It’s that time of year again…Mother’s Day is looming, and I do mean looming. Everyone I know is either scurrying to mail a gift or scurrying to type in a gift order. Not I; I felt so smug last week as I placed my Red Envelope Mother’s Day commands. Then my own mother announced she’s decided to come down here to visit – and the Red Envelope site informed me waspishly that orders placed between certain dates cannot be changed or cancelled.


Sigh. As we say on Twitter, “FAIL.” I’m not the perfect daughter, this year, I realized. But neither am I the perfect mother to my own two daughters.


Thinking of perfect anyone makes my Virgo faculties twitch into high gear.  Who WOULD be the perfect mother? Given my predilection for reading, books, and literature, it was inevitable that I’d start thinking about who the perfect mothers are in the classics.  


The first one who sprang to mind (and this may be true for many of you readers, too) is “Marmee” from Little Women  . Not only is Mrs. March a patient, long-suffering Army wife, she’s kind and peaceable and thrifty, too. Every time I’ve read Louisa May Alcott’s superficially sweet but deeply complicated homage to her mother, Marmee’s saintliness has made me crazy.


The only thing that saves the book for me is that at some level I believe Marmee makes Jo just as crazy as she does me.

With that thought, I decided that it would be far more interesting to think about the imperfect mothers in literature. The possibilities are endless! We can start with the biblical Eve and continue right up to this spring’s Susannah Nathan from Admission admission by Jean Hanff Korelitz. Dippy Mrs. Bennet from Pride and Prejudice  …Shakespeare’s wicked Queen Gertrude…Hester Prynne bearing The Scarlet Letter…and let’s not forget Mrs. Portnoy!


I think we should compile two lists of hot literary mamas: The Good and The Bad (maybe we need The Ugly, too? After all, think of Grendel’s mommy). I suspect the second list will be longer, but I could very well be wrong. After all, I didn’t even manage to get the flowers to the right place at the right time…

by on ‎05-07-2009 10:09 PM

"Coo, coo, ca-choo, Mrs. Robinson..."


Charles Webb's "The Graduate"

by on ‎05-07-2009 11:47 PM

Ahhhh, the lament of mother/daughter-hood.  Let's beat the whole D--Hallmark day into the dusty ground of ...crap, did I forget, again??!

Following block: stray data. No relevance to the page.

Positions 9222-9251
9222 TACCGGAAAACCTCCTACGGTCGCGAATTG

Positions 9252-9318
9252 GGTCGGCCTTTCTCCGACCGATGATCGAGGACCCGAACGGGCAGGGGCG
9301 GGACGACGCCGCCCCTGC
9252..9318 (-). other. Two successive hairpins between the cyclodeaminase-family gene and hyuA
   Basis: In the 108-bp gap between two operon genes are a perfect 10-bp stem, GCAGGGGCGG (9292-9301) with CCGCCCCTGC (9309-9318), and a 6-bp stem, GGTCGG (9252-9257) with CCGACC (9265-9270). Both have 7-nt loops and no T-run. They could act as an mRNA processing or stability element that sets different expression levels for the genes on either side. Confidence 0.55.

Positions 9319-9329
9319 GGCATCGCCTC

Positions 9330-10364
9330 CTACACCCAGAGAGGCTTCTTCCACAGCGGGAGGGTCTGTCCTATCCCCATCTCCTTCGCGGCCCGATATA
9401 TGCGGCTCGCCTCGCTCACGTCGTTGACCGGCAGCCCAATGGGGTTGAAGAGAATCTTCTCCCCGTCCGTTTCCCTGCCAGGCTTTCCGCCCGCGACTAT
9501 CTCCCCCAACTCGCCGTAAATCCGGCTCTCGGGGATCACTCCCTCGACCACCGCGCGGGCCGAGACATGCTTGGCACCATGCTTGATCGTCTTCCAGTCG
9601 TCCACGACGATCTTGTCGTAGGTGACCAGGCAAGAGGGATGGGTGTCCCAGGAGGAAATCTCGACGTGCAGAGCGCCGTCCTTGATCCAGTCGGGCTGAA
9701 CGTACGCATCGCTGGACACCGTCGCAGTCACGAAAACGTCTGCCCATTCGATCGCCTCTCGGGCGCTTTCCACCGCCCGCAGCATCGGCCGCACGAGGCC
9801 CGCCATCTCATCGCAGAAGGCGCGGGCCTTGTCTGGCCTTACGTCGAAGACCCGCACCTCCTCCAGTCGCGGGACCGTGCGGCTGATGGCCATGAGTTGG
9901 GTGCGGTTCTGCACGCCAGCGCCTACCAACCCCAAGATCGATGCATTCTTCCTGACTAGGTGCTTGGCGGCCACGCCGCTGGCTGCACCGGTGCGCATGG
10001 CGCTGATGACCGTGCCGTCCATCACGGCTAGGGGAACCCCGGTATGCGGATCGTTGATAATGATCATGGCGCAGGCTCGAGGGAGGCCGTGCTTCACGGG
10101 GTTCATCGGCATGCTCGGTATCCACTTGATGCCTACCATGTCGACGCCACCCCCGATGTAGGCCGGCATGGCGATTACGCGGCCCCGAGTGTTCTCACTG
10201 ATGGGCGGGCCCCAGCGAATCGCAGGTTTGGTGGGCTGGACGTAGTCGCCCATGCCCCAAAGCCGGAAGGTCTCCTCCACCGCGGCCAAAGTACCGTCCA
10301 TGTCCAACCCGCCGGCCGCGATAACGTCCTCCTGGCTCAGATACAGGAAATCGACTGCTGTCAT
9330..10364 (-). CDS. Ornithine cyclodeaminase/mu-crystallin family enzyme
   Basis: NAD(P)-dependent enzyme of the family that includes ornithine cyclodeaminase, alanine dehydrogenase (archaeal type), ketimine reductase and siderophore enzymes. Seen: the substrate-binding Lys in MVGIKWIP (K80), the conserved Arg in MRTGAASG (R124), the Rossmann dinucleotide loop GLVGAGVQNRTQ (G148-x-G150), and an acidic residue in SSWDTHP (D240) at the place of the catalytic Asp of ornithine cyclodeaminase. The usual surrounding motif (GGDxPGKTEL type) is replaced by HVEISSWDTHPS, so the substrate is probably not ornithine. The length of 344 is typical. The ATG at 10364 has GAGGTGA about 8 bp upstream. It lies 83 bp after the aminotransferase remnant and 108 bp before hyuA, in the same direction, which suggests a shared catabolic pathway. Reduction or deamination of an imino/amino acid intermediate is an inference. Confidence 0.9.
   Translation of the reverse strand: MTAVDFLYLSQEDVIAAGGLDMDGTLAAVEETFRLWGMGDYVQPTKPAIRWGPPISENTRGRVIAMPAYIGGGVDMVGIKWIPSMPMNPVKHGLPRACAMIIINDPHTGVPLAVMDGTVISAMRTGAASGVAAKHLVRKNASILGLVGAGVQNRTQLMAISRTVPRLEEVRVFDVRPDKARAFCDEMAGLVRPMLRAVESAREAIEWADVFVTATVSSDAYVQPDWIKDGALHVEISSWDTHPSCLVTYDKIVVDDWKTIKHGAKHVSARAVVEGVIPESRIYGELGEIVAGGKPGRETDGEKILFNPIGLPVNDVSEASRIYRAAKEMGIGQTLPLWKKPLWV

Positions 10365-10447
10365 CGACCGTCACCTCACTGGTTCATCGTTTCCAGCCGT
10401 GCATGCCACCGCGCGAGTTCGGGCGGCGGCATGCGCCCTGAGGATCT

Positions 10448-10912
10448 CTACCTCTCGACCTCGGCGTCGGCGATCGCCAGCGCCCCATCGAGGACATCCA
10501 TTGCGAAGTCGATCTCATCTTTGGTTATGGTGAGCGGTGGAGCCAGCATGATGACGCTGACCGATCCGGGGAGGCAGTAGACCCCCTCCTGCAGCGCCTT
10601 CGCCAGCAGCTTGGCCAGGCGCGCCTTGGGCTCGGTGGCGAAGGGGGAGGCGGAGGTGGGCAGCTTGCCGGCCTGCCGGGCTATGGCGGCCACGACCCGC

"What kind of a daughter are you, anyway?  Can't you remember one day out of the year to tell your long suffering mom that you love her...?"  Er, make that two days.....You forgot my birthday, too, this year!!"


Teasing, of  course...but nobody's perfect, right?  RIGHT?!

by Paula717 on ‎05-08-2009 01:26 PM


Hester Prynne - "The Scarlet Letter"

Moms from - "The Joy Luck Club"



Margaret White - "Carrie"


There are so many more but I'm drawing a blank...

by Moderator Melissa_W on ‎05-08-2009 03:13 PM

Good: Sethe (Beloved), Nazneen (Brick Lane)


Bad: Matilda's mom (Matilda - does her mom even have a name?), Mrs. Bart (The House of Mirth), Joan Crawford (Mommie Dearest - she might be a real person, but her existence as a really awful mom is known only through Cristina's book)

About Unabashedly Bookish: The BN Community Blog
Unabashedly Bookish features new articles every day from the Book Clubs staff, guest authors, and friends on hot topics in the world of books, language, writing, and publishing. From trends in the publishing business to updates on genre fiction fan communities, from fun lessons on grammar to reflections on literature in our personal lives, this blog is the best source for your daily dose of all things bookish.


Since 1997, you’ve been coming to to discuss everything from Stephen King to writing to Harry Potter. You’ve made our site more than a place to discover your next book: you’ve made it a community. But like all things internet, is growing and changing. We've said goodbye to our community message boards—but that doesn’t mean we won’t still be a place for adventurous readers to connect and discover.

Now, you can explore the most exciting new titles (and remember the classics) at the Barnes & Noble Book Blog. Check out conversations with authors like Jeff VanderMeer and Gary Shteyngart at the B&N Review, and browse write-ups of the best in literary fiction. Come to our Facebook page to weigh in on what it means to be a book nerd. Browse digital deals on the NOOK blog, tweet about books with us,or self-publish your latest novella with NOOK Press. And for those of you looking for support for your NOOK, the NOOK Support Forums will still be here.

We will continue to provide you with books that make you turn pages well past midnight, discover new worlds, and reunite with old friends. And we hope that you’ll continue to tell us how you’re doing, what you’re reading, and what books mean to you.